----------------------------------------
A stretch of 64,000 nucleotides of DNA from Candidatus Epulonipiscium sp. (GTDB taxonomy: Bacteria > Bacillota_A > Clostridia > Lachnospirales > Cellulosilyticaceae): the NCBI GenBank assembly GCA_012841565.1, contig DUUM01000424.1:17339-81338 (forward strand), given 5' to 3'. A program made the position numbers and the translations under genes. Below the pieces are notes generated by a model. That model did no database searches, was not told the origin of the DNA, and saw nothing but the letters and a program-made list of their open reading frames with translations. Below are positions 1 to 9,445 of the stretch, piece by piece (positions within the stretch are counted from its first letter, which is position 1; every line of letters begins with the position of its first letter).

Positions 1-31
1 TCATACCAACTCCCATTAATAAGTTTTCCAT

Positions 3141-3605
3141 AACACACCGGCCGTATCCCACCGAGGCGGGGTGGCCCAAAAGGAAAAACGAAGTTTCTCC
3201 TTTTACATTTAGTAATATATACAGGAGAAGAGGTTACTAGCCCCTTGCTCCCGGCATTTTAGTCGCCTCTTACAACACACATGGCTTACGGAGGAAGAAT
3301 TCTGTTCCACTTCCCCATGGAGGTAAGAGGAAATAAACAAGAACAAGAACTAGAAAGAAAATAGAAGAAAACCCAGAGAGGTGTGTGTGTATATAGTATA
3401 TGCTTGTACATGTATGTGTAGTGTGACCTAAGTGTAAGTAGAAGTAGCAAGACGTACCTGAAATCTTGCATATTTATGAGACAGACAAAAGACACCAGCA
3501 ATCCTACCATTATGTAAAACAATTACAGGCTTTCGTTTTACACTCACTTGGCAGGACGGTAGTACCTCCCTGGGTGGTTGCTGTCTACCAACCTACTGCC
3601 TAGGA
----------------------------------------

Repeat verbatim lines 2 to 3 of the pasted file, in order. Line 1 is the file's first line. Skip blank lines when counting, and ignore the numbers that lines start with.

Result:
Positions 1-31
1 TCATACCAACTCCCATTAATAAGTTTTCCAT